This training program has produced more than 100 graduates who, following their residency, have assumed leadership positions in training, research, administration and clinical care.
For more than 40 years, Kennedy Krieger Institute and the Johns Hopkins University School of Medicine have conducted a resident training program in neurodevelopmental disabilities. This training program has produced more than 100 graduates who, following their residency, have assumed leadership positions in training, research, administration and clinical care. Graduates of the program are currently in 20 states, the District of Columbia, Puerto Rico and six countries.
The Neurodevelopmental Disabilities Residency Program was developed by the joint efforts of the American Board of Pediatrics and the American Board of Psychiatry and Neurology to provide a truly interdisciplinary and comprehensive program for training in neurodevelopmental disabilities.
In 1999, the American Board of Medical Specialties recognized the new subspecialty of neurodevelopmental disabilities and the first subspecialty examinations were conducted in 2001. Neurodevelopmental disabilities is unique as it provides specialized training for individuals interested in academic or clinical careers in the evaluation and management of children with a wide variety of neurodevelopmental disorders. Additionally, it provides opportunities for the development of a research interest that furthers expertise of these disorders and their treatment.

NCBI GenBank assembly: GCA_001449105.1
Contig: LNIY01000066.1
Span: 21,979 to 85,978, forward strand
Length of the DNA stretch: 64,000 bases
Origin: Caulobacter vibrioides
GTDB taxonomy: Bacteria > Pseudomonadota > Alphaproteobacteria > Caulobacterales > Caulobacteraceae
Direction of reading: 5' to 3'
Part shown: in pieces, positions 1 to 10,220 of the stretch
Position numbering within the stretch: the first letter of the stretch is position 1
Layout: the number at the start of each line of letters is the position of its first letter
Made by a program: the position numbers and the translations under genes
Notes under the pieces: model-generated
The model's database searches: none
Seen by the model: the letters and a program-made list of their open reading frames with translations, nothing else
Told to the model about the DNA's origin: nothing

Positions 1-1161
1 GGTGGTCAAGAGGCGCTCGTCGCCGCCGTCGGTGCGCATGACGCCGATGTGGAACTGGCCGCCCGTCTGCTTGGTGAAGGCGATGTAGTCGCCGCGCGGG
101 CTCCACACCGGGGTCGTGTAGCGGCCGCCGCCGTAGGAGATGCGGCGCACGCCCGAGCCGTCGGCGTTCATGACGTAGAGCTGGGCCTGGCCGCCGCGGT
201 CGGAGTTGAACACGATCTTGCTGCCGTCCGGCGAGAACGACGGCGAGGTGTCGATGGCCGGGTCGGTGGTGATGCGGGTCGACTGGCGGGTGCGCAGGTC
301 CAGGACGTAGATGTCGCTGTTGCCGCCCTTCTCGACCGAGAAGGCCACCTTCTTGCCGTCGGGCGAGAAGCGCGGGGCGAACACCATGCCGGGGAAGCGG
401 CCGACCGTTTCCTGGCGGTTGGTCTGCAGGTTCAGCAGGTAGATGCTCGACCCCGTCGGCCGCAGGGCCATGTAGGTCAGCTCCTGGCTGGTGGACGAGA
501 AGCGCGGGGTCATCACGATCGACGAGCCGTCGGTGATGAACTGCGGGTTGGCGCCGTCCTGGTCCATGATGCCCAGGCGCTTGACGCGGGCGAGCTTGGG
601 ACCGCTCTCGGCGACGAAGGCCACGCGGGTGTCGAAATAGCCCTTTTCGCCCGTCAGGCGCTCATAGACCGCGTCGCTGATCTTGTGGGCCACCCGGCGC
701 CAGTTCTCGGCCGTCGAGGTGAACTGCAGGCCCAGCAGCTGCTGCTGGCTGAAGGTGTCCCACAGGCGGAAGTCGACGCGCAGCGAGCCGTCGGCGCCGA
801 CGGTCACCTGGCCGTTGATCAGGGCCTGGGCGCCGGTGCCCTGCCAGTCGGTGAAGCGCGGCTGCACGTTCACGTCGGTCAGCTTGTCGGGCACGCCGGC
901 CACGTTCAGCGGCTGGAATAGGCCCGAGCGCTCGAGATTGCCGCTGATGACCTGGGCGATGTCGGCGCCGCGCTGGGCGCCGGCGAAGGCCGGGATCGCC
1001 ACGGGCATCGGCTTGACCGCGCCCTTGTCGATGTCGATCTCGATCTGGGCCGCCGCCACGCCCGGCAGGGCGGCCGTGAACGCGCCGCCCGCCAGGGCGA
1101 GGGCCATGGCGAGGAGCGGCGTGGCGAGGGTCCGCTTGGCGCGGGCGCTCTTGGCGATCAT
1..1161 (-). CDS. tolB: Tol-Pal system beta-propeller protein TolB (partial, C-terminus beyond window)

In 2002, the Kennedy Krieger Institute/Johns Hopkins University School of Medicine program became the first ACGME accredited program in neurodevelopmental disabilities. The program seeks to combine the best aspects of pediatrics, pediatric neurology, and neuroscience in an effort to create the next generation of leaders in the field. The program requires two previous core years of pediatric training and provides four additional years of training—12 months of adult neurology, 18 months of child neurology and neurodevelopmental disabilities, and 18 months of clinical neuroscience and research. At the end of the training, graduates of the program are eligible to become triple board certified in pediatrics, neurology with special competence in child neurology, and neurodevelopmental disabilities.
For fourth year medical school students, the Neurodevelopmental Disabilities Residency Program, via Johns Hopkins Medicine, offers a four week elective course. This course allows medical students from nearly any medical school to participate and learn about neurodevelopmental disabilities over the course of an intensive month long course. For additional information on this opportunity, visit the Johns Hopkins School of Medicine website.